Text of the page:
“Can I help you?”
“Yeah.” The kid held out a sheet of paper for Grey. “Looks like I’m in this class.”
“Class started three days ago.” Grey tried not to let the insolence that radiated off the kid get to him. He'd grown up with kids worse than this one could ever be. He took the paper and glanced over the details. Transfer from Chicago. Well, that might explain that.
“Paul Gibson…Should we call you Pauly G?”
“Yeah well, lucky me to just move down here to Podunk nowhere and discover that my summer was in fact over.” Paul hitched an eyebrow above one dark lens his mouth followed in a sneer, he ignored the name comment. “What is it, like a hundred fricken degrees outside?”
“Welcome to summer in Alabama. There’s a seat in the second row, text book on the shelf directly behind you. Blue cover.” Grey pulled a packet of papers from his desk and gave them to the new kid. “I’m Dr. Talbot. We’re running behind so if you’ll take a seat please.”
The kid walked over to the book shelf and dragged off a brand new text book before making his way down the row, slim hips swinging as he walked.
“Oh and Spicoli, lose the shades,” Grey said as an afterthought. The kid turned to face him, his lips drawn into a thin line of displeasure that surely meant nothing good for the future of this class. To Grey’s surprise he slowly pushed the sunglasses on top of his head taking the long blond hair back with it. Grey met and held the kid’s surprisingly intense gaze and waited. His eyes were a pale clear shade of brown. Grey swallowed.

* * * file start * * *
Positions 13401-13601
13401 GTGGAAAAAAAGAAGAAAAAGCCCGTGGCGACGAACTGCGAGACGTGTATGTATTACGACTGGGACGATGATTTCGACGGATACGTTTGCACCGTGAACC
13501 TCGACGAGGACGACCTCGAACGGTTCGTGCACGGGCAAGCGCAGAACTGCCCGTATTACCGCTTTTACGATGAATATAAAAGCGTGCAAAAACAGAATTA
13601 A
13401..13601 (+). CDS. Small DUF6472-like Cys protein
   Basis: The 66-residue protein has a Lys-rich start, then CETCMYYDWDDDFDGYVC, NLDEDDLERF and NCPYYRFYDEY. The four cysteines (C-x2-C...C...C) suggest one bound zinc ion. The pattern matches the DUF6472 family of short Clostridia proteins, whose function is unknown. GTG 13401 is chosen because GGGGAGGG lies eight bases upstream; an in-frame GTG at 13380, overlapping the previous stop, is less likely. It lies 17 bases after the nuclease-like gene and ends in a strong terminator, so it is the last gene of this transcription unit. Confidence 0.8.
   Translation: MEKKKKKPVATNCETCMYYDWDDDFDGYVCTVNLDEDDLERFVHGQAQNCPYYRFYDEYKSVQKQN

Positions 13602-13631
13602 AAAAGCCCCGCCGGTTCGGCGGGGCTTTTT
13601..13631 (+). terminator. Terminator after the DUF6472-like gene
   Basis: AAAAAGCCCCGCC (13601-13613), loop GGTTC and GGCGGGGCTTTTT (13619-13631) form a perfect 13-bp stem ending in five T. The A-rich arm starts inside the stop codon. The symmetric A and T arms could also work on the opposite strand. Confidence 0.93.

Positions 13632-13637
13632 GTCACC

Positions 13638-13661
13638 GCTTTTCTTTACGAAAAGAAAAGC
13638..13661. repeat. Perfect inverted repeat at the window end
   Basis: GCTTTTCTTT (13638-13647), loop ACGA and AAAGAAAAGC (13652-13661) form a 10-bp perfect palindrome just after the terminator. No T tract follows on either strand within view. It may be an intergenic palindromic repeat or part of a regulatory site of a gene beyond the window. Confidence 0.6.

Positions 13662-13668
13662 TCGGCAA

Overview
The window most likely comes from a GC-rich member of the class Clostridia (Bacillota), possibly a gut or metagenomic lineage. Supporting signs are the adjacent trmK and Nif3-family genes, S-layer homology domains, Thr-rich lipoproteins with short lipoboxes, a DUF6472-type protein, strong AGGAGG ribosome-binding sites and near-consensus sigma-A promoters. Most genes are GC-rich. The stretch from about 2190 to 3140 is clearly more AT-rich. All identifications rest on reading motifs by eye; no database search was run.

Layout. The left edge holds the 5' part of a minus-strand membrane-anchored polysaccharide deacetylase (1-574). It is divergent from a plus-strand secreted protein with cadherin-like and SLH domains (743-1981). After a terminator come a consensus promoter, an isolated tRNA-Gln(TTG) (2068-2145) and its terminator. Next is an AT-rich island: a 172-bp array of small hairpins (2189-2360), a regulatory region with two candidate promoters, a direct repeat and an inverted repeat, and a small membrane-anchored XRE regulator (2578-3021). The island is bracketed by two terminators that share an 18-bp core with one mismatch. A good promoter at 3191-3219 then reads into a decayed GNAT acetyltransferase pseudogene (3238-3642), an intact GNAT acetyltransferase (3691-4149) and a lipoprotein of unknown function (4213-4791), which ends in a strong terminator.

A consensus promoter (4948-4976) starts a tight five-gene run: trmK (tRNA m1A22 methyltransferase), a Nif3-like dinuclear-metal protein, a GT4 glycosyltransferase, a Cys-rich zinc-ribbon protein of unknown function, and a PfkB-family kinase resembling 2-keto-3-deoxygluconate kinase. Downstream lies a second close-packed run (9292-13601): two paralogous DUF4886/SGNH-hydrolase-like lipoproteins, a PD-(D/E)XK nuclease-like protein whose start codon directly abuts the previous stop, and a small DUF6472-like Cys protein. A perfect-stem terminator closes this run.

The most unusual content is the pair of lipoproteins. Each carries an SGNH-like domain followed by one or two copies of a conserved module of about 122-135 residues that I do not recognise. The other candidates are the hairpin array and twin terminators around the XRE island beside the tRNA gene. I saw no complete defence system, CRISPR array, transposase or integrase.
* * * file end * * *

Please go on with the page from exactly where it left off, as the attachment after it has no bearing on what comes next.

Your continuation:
“Sure thing Prof,” the kid said breaking eye contact first.
“As I was saying, the final grade for this class will count forty percent of your grade. I’ll assign partners closer to the middle of the term for an in depth research project outlining a turning point in American History…”
* * * * *
Grey took the late lunch wave an hour after his American History class ended. He used the beginning of third block to grade papers and plan the next day’s class. Today there was nothing to do but fill out his grade book and student contact information. He pulled the new kid’s form first. Seventeen years old, from Chicago, no parent information, just a guardian but the form didn’t go into details about the guardian, could be an orphan, or a delinquent sent to live with a grandparent.
“Did you see the new kid?” Grey overheard one of the teachers whispering at the table not far away. “Ought to be a law against them looking like that. Mrrrow.” He choked on his chicken salad after that remark. “Dr. Talbot, we were just discussing the student body.”
“And what a body that boy has,” Sarah Hastings the other history teacher filled the gap between them. “Not often we get interesting new kids. He stands out like a sore thumb.”
“From Chicago, that’s all his enrollment form says,” Grey said wiping his mouth as the subject of the conversation walked away from the lunch line with a tray in one hand, his text book in the other shades back in place. He sat at an empty table facing the teachers table and Grey felt the weight of the kid’s stare settle on him. Silly considering the dark lenses. The kid smirked and tilted the carton of milk in Grey’s direction.